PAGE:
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Self-quarantine of arrivals to be enforced

New legislation empowering the Government to force arriving passengers to self-quarantine will be fast-tracked in the House of Assembly this morning.

As Bermuda braced for the coronavirus pandemic, supermarket heads last night advised customers to shop sensibly because panic buying was straining supplies.

Residents were urged to cancel non-essential travel as the Government tries to prevent the killer strain of coronavirus entering the island.

David Burt, the Premier, said on Twitter that he would ask the Speaker of the House and the President of the Senate to swiftly pass amendments enabling the Government to enforce quarantines, effective from tomorrow.

Curtis Dickinson, the Minister of Finance, will also give a statement on the island's fiscal plan for the Covid-19 epidemic, the respiratory illness that by last night had killed 6,500 people worldwide.

The Government “strongly urged” passengers arriving from Britain, New York and Miami yesterday to self-quarantine for the next 14 days, even before the new legislation takes effect.

Passengers must complete a questionnaire setting out their travel history for the past two weeks. The restrictions are expected to remain until the end of this month.

Persons under quarantine will be contacted by health personnel, who will be the first point of contact in the event the person develops a fever, cough or difficulty breathing.

Meanwhile, Zach Moniz, manager of Lindo's Family Foods, and Giorgio Zanol, president of Lindo's Group, warned shoppers to buy only what they needed as panic buying in the United States hit the island's supplies.

Mr Moniz said the stampede of shoppers had been “absolutely crazy — worse than two Cup Matches”.

Mr Zanol said: “The week was busy, but from maybe 4pm Thursday it was crazy. From 7am to 8pm, non-stop at all the stores.”

The pair said that runs on shops had surged as the Government gave notice about the threat of the pandemic, and that talk of travel restrictions had unnerved shoppers.

Mr Zanol added that shipping to the island was secure, but US suppliers restocking America's supermarkets meant that “Bermuda gets left behind”.

Mr Moniz said: “Our suppliers for fresh produce are struggling. With things like Clorox, hand sanitisers, we're doing the best we can, but we can't guarantee they can fill the orders we request.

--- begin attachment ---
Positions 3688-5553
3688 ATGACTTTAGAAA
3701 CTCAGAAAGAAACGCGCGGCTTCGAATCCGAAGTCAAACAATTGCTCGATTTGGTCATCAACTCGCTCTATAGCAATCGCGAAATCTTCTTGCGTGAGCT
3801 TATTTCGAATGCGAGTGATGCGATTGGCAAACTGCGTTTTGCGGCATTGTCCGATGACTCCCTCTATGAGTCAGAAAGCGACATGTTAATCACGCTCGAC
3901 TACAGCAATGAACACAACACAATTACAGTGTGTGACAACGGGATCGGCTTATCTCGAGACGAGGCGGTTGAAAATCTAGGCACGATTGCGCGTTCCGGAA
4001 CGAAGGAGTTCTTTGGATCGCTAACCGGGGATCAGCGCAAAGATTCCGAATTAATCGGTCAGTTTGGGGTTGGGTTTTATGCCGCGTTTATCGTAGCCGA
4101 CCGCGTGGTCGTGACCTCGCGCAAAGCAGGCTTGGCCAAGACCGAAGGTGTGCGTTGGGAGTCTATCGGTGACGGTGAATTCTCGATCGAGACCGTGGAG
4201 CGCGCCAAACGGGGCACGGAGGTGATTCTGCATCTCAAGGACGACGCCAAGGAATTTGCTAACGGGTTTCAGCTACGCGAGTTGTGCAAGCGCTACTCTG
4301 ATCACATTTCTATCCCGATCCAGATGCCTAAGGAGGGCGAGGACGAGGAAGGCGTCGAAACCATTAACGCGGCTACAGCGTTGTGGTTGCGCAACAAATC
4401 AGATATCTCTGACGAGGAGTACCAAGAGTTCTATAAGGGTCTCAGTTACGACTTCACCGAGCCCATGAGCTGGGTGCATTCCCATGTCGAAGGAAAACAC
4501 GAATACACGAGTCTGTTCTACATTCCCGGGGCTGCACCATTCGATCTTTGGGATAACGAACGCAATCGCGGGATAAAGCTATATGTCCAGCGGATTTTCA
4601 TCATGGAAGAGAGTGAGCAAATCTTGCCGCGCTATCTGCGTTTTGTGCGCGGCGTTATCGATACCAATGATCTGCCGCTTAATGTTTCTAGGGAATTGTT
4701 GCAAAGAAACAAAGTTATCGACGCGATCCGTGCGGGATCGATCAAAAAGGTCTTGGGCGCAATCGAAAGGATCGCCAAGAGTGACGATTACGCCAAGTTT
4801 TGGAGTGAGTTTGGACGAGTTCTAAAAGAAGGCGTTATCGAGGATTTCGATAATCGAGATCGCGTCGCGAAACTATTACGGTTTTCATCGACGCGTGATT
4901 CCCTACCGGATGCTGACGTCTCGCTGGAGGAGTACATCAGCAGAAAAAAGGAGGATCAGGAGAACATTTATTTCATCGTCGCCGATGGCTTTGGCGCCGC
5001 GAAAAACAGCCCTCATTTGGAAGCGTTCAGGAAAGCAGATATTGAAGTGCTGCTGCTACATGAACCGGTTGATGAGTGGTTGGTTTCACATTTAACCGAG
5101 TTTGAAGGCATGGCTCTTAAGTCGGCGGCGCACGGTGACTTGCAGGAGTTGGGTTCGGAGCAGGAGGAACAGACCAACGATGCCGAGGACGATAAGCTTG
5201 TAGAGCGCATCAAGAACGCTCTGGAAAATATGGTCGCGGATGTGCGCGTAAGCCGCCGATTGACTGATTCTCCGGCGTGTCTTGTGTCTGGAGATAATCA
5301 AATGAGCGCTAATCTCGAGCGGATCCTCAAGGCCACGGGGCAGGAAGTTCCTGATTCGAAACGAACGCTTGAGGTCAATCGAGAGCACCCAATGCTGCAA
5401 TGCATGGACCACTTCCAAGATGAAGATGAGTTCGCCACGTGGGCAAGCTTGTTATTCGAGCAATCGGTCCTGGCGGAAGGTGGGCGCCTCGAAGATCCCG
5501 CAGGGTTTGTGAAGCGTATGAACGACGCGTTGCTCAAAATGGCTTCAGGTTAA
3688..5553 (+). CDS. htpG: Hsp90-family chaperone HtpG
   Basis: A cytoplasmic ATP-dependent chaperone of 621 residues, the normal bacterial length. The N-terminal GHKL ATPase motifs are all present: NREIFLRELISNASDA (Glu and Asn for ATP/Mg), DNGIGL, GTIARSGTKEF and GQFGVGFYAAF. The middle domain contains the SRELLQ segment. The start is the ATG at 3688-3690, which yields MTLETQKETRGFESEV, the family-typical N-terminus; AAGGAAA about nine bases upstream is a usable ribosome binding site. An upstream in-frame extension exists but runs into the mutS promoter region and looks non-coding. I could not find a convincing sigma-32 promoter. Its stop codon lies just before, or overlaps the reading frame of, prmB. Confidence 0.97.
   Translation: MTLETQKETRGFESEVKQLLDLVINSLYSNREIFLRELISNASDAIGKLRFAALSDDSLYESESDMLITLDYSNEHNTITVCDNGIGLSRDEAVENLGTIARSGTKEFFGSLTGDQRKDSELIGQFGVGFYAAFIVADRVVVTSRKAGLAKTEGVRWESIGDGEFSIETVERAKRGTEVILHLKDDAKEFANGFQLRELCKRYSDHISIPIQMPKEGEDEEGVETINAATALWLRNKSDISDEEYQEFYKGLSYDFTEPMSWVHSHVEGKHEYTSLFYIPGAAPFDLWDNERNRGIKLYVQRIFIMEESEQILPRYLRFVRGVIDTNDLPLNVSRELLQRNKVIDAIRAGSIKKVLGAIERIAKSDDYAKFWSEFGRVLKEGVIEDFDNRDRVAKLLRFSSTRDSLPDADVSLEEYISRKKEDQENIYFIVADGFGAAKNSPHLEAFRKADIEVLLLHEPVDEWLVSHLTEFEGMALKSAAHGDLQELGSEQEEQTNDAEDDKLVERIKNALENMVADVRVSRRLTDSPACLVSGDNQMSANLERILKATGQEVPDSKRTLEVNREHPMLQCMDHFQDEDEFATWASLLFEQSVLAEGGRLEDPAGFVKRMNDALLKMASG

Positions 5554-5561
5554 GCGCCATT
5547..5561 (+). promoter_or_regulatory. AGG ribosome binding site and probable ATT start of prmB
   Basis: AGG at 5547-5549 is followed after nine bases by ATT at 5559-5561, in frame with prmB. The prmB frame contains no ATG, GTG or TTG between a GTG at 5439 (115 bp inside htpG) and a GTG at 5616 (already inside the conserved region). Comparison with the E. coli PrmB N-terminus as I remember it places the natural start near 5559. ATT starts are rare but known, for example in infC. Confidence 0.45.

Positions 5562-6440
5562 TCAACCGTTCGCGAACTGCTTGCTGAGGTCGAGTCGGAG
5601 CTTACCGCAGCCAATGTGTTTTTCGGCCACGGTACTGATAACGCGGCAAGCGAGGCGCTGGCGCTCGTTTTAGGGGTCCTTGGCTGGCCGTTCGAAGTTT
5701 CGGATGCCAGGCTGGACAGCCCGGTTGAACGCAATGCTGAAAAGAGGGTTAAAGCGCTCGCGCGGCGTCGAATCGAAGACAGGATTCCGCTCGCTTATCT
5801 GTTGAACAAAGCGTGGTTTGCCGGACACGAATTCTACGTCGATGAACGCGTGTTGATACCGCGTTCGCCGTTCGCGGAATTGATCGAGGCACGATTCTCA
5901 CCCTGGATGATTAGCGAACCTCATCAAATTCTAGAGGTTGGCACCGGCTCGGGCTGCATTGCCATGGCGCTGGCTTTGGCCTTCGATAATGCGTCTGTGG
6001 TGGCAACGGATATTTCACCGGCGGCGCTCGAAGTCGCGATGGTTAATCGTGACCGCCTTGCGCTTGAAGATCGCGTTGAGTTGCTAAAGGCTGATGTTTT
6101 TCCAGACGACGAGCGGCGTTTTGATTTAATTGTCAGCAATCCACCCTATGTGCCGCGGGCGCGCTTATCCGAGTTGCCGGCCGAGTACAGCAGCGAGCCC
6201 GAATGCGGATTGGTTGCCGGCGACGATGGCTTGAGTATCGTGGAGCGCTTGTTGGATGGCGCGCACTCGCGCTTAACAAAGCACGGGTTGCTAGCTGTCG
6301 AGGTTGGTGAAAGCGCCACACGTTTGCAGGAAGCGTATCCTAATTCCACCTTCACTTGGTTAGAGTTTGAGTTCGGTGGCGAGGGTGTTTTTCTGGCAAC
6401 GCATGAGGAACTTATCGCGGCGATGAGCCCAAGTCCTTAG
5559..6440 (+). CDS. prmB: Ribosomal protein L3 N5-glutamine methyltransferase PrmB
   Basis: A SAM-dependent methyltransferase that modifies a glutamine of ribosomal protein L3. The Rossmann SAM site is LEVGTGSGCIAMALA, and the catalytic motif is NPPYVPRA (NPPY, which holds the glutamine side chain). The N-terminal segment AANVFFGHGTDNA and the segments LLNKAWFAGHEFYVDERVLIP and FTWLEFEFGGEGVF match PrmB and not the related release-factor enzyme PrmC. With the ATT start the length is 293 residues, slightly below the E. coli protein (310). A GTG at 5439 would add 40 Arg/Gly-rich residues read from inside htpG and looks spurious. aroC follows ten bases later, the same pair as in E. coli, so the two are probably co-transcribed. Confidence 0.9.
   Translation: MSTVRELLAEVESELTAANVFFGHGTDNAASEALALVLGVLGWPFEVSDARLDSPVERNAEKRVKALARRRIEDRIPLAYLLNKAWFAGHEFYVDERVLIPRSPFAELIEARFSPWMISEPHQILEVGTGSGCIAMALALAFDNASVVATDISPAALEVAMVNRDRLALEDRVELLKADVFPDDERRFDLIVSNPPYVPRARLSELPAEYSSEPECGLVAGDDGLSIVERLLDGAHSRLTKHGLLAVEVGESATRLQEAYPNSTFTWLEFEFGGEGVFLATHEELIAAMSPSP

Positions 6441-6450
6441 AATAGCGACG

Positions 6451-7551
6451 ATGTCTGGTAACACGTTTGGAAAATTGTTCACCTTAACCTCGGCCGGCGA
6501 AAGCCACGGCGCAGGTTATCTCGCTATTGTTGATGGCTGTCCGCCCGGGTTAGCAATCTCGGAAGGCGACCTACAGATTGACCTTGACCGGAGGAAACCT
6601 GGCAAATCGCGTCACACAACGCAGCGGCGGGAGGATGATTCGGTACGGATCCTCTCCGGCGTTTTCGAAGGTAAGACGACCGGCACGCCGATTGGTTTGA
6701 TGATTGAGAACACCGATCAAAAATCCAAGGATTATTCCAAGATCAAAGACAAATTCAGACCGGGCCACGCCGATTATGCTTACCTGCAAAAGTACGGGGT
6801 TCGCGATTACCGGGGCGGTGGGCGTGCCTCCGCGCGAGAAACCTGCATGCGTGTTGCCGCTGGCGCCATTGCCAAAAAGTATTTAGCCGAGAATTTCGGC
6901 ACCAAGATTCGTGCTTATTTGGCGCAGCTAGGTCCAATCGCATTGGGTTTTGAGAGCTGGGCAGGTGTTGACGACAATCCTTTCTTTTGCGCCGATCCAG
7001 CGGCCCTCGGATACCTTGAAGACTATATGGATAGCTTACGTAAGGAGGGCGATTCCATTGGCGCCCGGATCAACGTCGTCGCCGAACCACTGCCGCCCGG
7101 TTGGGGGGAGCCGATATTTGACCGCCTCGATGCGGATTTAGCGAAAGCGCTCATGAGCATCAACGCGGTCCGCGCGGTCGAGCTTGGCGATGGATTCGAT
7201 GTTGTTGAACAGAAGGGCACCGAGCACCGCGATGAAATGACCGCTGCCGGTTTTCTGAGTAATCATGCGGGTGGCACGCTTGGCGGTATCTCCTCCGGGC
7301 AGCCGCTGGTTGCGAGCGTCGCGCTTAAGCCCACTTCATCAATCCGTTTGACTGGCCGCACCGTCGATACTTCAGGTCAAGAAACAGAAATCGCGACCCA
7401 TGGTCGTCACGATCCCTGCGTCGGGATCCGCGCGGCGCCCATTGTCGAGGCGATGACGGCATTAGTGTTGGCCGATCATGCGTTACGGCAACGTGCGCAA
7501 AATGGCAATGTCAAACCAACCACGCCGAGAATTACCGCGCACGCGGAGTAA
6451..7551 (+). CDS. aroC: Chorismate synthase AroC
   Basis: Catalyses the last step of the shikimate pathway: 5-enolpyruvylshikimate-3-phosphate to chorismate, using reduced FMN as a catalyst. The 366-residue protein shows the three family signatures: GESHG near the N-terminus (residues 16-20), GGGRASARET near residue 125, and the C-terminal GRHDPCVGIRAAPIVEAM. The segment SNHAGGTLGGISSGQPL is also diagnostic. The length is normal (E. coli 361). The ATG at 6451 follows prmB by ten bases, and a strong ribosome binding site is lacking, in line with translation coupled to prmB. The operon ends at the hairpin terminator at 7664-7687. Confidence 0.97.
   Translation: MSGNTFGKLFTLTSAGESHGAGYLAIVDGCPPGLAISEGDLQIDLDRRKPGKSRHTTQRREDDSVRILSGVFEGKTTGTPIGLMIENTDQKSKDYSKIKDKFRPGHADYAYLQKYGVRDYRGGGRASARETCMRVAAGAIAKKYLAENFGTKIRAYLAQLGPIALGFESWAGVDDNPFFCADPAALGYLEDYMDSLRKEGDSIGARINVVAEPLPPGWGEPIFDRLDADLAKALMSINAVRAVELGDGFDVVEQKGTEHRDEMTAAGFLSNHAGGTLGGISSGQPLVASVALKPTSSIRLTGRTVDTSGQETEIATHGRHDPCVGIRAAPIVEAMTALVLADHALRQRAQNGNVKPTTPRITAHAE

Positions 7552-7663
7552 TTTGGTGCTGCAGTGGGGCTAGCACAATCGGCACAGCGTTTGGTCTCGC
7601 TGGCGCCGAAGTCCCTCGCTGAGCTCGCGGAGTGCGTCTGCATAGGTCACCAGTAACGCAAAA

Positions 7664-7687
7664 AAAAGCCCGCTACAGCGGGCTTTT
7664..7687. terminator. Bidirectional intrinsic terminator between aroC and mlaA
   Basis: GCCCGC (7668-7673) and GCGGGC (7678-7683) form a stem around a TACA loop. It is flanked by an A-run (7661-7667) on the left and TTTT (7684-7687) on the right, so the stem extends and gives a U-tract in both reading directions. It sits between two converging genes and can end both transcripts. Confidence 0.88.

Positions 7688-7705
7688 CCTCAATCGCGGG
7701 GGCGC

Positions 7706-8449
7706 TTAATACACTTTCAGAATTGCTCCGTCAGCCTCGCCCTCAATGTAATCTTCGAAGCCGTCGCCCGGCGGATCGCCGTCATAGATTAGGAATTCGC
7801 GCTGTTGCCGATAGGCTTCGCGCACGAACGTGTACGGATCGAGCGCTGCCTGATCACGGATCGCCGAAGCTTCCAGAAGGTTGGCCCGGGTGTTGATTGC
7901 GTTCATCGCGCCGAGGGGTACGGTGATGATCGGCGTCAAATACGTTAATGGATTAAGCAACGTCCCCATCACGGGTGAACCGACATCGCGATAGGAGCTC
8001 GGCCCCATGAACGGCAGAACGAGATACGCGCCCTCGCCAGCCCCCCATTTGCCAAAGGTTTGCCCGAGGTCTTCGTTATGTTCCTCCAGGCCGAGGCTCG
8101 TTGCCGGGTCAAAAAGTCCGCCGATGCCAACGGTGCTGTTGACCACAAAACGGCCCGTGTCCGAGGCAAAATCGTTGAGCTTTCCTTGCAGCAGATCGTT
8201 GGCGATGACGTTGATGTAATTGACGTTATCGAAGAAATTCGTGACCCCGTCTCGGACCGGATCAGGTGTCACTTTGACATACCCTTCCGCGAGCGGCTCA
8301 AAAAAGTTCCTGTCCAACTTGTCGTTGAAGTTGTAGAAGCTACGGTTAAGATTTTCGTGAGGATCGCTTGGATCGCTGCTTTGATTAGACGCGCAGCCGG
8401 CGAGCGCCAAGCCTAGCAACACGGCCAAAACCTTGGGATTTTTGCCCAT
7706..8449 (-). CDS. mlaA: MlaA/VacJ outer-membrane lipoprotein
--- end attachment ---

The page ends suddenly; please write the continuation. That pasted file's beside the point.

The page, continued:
“Shipping continues but whether or not our containers get filled is debatable.

“We don't want to make people panic more, but if you've bought Clorox wipes already, don't buy more for a while.”

He said produce such as ginger, lime and garlic were being snapped up — but the two expected mass buying to ease off because “people can't store that much at home”.

Mr Moniz added: “We're at the bottom of the barrel when it comes to negotiating. We're behind the Walmarts of the world.

“Unless we can find somebody sympathetic to us, it can be difficult. One giant supermarket in the States can buy more than Bermuda as a whole. But we have some good people abroad that look after us.”

Mr Zanol said: “We want to make sure everybody gets their fair share. At all our stores, we are trying our best.”

He said his family in Italy, hard-hit by the pandemic, had been restricted to their home village after the state cracked down on travel.

Kevin Smith, spokesman for the MarketPlace chain, said the supermarket was “doubling and tripling orders of key items”.

“We have increased sanitising at high-traffic touchpoints like door handles, trolleys, and especially the food service area.”

Mr Smith added: “We have no concern from suppliers. We are strongly encouraging customers to shop sensibly. Don't buy more than you need.”

He said MarketPlace was “experiencing extremely high traffic — not on specific items, but people are buying in large quantity”.

“People are seeing what's happening overseas, in the US in particular, and responding to that.”

Several churches said they would take up the Government's ban on gatherings greater than 50, with services to be broadcast instead.

Wayne Caines, the national security minister, is to meet church leaders today.

Key health workers were given a refresher course over the weekend in use of protective gear, and a Covid-19 hotline is to be announced this week.

Sports awards and the Premier's Concert were both called off over the weekend.

Employers with quarantined staff were asked to “exercise sensitivity”, and not to require or knowingly allow workers to come to work if they have been required to self-quarantine.

The requirement to self-quarantine will apply also to visitors to the island — but they will be able leave Bermuda whenever this wish, if they have no symptoms.

The Ministry of Health last night issued quarantine guidelines, advising those under quarantine to separate themselves from people in their home.

According to the document, in the event that a quarantined person falls ill: “You will be isolated and the members of your household must be quarantined.”

To read the Government's directive on quarantine, click on the PDF under “Related Media”.

David Burt, the Premier, seated, speaking to members of his Cabinet as the Government outlines its steps to deal with the Covid-19 (Photograph supplied)

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Published March 16, 2020 at 9:00 am (Updated March 16, 2020 at 9:00 am)

Self-quarantine of arrivals to be enforced

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